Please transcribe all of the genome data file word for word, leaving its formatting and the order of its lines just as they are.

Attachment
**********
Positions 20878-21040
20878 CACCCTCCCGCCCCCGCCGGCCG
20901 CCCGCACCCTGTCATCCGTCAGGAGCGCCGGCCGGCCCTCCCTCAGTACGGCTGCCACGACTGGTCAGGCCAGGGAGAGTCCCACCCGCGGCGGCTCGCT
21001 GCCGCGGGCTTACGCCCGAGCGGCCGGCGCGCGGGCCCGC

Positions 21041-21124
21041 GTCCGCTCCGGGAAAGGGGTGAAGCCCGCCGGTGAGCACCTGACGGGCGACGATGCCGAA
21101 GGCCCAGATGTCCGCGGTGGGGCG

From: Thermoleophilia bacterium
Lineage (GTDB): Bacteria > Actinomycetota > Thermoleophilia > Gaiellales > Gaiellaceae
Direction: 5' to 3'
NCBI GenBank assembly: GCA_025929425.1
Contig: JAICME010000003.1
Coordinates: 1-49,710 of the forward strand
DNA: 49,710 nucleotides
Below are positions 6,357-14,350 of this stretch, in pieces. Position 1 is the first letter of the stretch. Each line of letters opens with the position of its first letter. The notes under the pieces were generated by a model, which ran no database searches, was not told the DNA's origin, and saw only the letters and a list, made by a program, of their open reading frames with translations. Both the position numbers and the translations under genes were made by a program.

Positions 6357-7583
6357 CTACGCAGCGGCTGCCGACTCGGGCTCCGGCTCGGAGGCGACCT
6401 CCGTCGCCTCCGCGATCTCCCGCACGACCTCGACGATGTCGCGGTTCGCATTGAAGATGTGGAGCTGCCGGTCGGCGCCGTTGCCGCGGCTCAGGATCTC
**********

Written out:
Positions 20878-21040
20878 CACCCTCCCGCCCCCGCCGGCCG
20901 CCCGCACCCTGTCATCCGTCAGGAGCGCCGGCCGGCCCTCCCTCAGTACGGCTGCCACGACTGGTCAGGCCAGGGAGAGTCCCACCCGCGGCGGCTCGCT
21001 GCCGCGGGCTTACGCCCGAGCGGCCGGCGCGCGGGCCCGC

Positions 21041-21124
21041 GTCCGCTCCGGGAAAGGGGTGAAGCCCGCCGGTGAGCACCTGACGGGCGACGATGCCGAA
21101 GGCCCAGATGTCCGCGGTGGGGCG

From: Thermoleophilia bacterium
Lineage (GTDB): Bacteria > Actinomycetota > Thermoleophilia > Gaiellales > Gaiellaceae
Direction: 5' to 3'
NCBI GenBank assembly: GCA_025929425.1
Contig: JAICME010000003.1
Coordinates: 1-49,710 of the forward strand
DNA: 49,710 nucleotides
Below are positions 6,357-14,350 of this stretch, in pieces. Position 1 is the first letter of the stretch. Each line of letters opens with the position of its first letter. The notes under the pieces were generated by a model, which ran no database searches, was not told the DNA's origin, and saw only the letters and a list, made by a program, of their open reading frames with translations. Both the position numbers and the translations under genes were made by a program.

Positions 6357-7583
6357 CTACGCAGCGGCTGCCGACTCGGGCTCCGGCTCGGAGGCGACCT
6401 CCGTCGCCTCCGCGATCTCCCGCACGACCTCGACGATGTCGCGGTTCGCATTGAAGATGTGGAGCTGCCGGTCGGCGCCGTTGCCGCGGCTCAGGATCTC